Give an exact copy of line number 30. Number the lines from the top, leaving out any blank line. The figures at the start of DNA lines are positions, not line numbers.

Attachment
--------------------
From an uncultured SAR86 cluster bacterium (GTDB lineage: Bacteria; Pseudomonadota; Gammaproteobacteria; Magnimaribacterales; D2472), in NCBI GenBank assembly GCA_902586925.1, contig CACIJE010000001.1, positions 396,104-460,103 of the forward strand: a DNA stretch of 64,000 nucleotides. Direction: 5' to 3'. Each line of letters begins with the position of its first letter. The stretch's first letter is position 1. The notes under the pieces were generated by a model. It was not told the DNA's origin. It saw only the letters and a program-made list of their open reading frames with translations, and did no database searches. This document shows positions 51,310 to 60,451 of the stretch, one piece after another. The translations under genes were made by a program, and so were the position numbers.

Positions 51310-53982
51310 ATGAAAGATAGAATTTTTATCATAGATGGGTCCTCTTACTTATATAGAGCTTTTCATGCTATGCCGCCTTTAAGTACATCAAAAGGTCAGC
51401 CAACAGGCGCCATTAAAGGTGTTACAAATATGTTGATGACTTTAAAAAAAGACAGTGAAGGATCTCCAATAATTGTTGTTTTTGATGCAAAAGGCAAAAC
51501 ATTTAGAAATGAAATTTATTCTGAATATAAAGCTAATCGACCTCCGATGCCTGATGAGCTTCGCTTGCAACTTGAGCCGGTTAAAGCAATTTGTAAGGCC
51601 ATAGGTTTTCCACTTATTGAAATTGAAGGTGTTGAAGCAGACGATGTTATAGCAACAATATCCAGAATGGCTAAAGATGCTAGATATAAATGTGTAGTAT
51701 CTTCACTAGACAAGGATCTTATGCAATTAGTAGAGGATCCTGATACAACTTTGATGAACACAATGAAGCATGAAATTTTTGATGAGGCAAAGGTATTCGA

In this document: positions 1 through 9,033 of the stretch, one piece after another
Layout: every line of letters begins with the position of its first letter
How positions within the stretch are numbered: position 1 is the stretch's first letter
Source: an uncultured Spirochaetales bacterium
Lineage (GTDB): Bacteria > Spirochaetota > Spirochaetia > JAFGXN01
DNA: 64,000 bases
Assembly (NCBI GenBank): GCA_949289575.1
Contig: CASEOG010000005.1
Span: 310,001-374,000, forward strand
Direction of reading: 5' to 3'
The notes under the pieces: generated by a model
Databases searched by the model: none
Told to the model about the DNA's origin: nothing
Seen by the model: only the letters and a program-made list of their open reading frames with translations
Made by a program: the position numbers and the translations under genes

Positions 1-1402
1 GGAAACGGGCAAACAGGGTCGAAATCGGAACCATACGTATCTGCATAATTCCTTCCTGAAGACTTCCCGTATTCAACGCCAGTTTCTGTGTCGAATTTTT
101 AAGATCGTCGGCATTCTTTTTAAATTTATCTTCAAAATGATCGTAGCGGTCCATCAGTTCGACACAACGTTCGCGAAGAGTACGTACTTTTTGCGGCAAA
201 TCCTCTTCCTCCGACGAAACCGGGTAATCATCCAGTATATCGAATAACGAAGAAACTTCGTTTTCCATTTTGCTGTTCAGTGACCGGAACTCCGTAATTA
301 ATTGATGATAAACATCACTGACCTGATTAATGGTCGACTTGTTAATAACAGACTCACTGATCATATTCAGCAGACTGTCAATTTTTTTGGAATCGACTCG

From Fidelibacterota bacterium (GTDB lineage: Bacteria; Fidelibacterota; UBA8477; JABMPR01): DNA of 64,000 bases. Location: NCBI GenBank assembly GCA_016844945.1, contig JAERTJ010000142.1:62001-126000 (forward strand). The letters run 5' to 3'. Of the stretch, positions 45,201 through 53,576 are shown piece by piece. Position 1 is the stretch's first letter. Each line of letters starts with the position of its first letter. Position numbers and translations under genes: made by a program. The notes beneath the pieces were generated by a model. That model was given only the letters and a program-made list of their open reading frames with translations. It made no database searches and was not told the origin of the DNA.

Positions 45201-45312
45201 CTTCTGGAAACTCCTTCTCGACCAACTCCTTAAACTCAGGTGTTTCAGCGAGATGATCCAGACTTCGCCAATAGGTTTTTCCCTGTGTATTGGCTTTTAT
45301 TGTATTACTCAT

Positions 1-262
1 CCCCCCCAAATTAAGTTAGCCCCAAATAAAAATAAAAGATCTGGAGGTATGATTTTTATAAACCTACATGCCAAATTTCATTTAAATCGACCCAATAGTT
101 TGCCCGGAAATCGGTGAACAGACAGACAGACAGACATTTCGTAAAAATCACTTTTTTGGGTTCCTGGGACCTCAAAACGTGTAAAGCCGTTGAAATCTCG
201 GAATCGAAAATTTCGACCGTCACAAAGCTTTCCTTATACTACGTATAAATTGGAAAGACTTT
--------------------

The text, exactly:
45201 CTTCTGGAAACTCCTTCTCGACCAACTCCTTAAACTCAGGTGTTTCAGCGAGATGATCCAGACTTCGCCAATAGGTTTTTCCCTGTGTATTGGCTTTTAT